The Federal Government’s plan to drug test 5000 recipients of Newstart and Youth Allowance in three mystery locations has been derided by community groups across Australia.
But Minister for Social Services Christian Porter is forging ahead with the plan regardless.
“One in 13 people in places in Australia are taking ice as a drug,” Mr Porter told A Current Affair.
“The usage amongst the unemployed is 2.4-times higher than for Australians with a job.
“These drugs are known to create significant personal problems and create deep barriers to employment.”
The trial will see 5000 recipients of Newstart and Youth Allowance drug tested in three yet-to-be disclosed locations.
They will be tested for ecstasy, marijuana and methamphetamines, including ice.
The Federal Government is pursuing its plan to drug test new welfare recipients despite serious backlash from social services organisations and advocacy groups
For those who return a positive test, their welfare will be quarantined and they will be placed on a cashless debit card.
“The card can be used at a range of merchants, so you can get all of the things that you need to thrive as an individual using the card directly. But what you don’t have is large reserves of cash available to you to expend on illicit drugs,” Mr Porter said.
If a welfare recipient tests positive a second time, they will be assessed by a medical professional and given a treatment plan they will be forced to undertake as a condition of continuing to receive welfare payments.
Mr Porter says the two-year trial will test new welfare applicants in trial areas that meet a certain criteria.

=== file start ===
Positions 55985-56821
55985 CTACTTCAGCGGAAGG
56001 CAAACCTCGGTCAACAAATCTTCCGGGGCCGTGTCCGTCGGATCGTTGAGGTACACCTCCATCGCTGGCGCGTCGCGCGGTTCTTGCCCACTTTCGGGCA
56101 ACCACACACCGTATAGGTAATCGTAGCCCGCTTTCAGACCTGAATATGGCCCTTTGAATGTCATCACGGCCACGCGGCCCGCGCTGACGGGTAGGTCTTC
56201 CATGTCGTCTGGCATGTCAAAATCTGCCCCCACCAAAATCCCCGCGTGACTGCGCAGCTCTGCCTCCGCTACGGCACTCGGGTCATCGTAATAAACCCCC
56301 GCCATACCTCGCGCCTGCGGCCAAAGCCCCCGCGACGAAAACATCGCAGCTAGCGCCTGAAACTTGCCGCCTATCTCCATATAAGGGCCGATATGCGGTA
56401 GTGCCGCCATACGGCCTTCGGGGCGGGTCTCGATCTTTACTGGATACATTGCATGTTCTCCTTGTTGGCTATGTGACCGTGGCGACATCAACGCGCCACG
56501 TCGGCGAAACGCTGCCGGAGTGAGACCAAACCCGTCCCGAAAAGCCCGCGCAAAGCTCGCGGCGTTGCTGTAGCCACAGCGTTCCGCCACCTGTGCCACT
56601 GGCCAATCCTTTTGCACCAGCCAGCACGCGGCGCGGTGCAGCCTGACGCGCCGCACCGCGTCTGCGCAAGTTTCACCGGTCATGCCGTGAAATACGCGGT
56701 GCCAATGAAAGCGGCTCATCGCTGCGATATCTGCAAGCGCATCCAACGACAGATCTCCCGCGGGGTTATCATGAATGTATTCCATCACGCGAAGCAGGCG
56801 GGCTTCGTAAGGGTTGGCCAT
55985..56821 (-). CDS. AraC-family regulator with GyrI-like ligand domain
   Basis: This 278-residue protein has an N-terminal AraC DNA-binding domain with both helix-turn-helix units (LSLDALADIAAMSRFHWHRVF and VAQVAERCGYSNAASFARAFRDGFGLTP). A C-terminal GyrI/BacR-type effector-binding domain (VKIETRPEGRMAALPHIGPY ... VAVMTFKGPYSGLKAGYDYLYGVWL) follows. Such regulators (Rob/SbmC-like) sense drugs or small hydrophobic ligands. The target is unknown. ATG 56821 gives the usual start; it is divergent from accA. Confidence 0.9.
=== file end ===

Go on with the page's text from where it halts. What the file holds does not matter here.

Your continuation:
“We’re looking at places where there are high rates of young unemployed Australians coming into the system. We’re looking at places where we also know, based on scientific evidence and medical research, that there are high rates of drug use,” he said.
In 2013, the New Zealand government tried to implement a similar trial.
New Zealand Drug Foundation executive director Ross Bell says the original New Zealand proposal was watered down after much outrage from welfare groups that it stigmatised the vulnerable and cut off those who needed help.
“This is all badly designed policy because it’s really expensive and it doesn’t work,” he said.
In New Zealand, the watered-down policy meant that potential employers conducted the drug testing and if someone failed a test, the employers are reimbursed for the cost.
“Of the 95,000 people who were referred to pre-employment drug testing, 450 of those people failed the test,” Mr Bell said.
“With all the other countries that have rolled out the Australian model, it’s cost millions of dollars with little gain and that’s for this simple reason: people on welfare aren’t all on drugs.”
Australia has the highest proportion of ecstasy users worldwide, ranks third in the world for methamphetamine use and fourth for cocaine use.
The Australian Council of Social Services strongly opposes the trial on health grounds and because they believe the government are profiling those reliant on welfare.
“Overwhelmingly for people on income support, your big challenge is: where are the jobs?” chief executive Cassandra Goldie told A Current Affair. “And you deserve to be treated with dignity when you come to Centrelink for help.”
“This shouldn’t be the playing field for experimentation, just because you think it might work. Let’s listen to the experts in this area and stop doing this kind of nasty stereotyping – that the reason you’re on unemployment payments is because you’ve got a drug and alcohol addiction.”
But Mr Porter says the program is designed to help the unemployed, not stigmatise them further.
“What we are trying to do is take positive steps for behavioural change for people inside the welfare system and where they are unable to change behaviours, we want to offer them every assistance after the undergo medical assessment to get the treatment that they need to get out of the system and get a better life,” he said.